In researching the intersection of reproductive justice and disability rights, two main themes occurred.  The first was that there has been substantial discourse around whether a pregnant person should be able to, or even just should, abort a fetus likely to be born with a disability.  I am not talking about whether or not, say, a fetus almost certain to have Tay Sachs disease (which is incurable and results in a very short, very painful life) should be aborted-~-that is a moral decision that parents have to make for themselves.  I am talking about a discourse around whether or not parents should abort just because the fetus is likely to be born with a disability. This sort of eugenicist narrative has done nothing to help currently-living disabled people, who live with discrimination and added obstacles, and has also led to the pressuring of pregnant people into having abortions they might otherwise not have wanted, simply because their child would have had a disability.  In case this is unclear, for true reproductive justice to exist, pregnant people need to be able to make decisions about their bodies and their health free from pressure or coersion, problems which reproductive justice advocates have been fighting against for years.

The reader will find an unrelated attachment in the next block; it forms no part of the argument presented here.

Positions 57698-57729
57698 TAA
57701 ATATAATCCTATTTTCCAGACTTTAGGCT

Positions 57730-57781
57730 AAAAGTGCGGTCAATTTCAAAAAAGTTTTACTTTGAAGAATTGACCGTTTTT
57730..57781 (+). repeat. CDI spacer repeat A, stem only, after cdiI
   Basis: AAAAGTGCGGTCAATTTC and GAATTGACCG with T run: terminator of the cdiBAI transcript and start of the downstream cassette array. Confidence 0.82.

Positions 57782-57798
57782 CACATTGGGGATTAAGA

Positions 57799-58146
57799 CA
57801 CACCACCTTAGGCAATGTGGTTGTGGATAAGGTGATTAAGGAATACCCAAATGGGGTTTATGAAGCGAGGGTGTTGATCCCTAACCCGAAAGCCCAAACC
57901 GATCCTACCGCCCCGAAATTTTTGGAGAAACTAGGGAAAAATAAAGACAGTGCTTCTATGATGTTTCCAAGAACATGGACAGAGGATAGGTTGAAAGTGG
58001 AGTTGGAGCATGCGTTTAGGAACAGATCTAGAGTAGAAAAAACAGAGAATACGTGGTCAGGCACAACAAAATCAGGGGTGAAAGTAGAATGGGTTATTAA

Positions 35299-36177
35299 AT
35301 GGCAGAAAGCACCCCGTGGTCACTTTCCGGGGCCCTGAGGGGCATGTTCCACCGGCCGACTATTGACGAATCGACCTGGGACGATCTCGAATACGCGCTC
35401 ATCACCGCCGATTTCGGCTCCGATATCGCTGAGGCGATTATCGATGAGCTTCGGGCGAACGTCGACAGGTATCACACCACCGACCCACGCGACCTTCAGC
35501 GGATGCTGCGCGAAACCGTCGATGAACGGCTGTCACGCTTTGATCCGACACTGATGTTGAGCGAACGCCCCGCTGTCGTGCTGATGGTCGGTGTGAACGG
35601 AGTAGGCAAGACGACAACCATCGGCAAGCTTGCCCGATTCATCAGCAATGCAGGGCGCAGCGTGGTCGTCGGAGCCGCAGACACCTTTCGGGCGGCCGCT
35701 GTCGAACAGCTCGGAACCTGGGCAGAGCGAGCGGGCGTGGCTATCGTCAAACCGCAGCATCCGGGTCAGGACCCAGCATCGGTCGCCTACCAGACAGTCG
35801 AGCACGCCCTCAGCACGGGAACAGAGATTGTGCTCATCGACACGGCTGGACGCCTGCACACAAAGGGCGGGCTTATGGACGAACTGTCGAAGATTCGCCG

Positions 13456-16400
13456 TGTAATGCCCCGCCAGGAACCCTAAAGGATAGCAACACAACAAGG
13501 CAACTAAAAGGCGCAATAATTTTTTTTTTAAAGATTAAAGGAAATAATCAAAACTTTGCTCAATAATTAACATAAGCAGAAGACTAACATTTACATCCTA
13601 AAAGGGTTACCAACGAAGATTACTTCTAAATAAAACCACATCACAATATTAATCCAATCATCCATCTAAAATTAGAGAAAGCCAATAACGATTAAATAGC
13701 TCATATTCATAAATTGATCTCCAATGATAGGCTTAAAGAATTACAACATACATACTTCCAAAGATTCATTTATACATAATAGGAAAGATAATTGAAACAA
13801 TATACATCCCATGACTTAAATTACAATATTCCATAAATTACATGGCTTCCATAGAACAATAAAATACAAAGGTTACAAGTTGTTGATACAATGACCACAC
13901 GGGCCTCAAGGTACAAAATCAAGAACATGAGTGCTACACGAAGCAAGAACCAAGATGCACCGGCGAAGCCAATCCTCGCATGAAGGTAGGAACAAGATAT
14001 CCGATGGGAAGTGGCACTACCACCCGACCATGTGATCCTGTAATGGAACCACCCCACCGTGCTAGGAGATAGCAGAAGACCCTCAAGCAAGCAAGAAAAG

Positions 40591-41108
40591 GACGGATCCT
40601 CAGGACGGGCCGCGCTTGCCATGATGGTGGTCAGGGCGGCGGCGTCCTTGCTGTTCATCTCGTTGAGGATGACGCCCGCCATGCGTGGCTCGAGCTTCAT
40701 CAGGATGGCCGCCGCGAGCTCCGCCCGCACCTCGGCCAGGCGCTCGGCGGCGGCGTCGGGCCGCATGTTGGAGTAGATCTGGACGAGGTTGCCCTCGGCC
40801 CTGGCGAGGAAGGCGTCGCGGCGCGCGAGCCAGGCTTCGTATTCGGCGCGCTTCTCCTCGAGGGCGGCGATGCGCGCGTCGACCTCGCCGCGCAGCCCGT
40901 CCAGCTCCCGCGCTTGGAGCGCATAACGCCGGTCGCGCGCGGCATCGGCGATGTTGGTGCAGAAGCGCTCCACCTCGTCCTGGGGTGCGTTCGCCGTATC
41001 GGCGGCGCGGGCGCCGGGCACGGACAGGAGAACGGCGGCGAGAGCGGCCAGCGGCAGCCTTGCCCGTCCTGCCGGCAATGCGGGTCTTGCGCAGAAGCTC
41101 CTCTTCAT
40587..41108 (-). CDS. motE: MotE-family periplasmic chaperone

That said, reproductive justice advocates need to do a better job of fighting this coercion by ceasing to use ableist rhetoric in order to advance access to abortion.  RH Reality Check published an excellent article, linked later in this piece, discussing how discourse around “fetal abnormalities” in order to push for greater access to abortion only further stigmatizes disabilities and dehumanizes disabled people, which is definitively harmful.  The movement itself needs to shift towards rhetoric which highlights the fact that there can be complications later in pregnancy, or that some diagnoses, which may come later, may indicate that a fetus is not viable (my Tay Sachs example falls into this category).  More inclusive rhetoric is going to get the movement further, and do more to promote disability rights.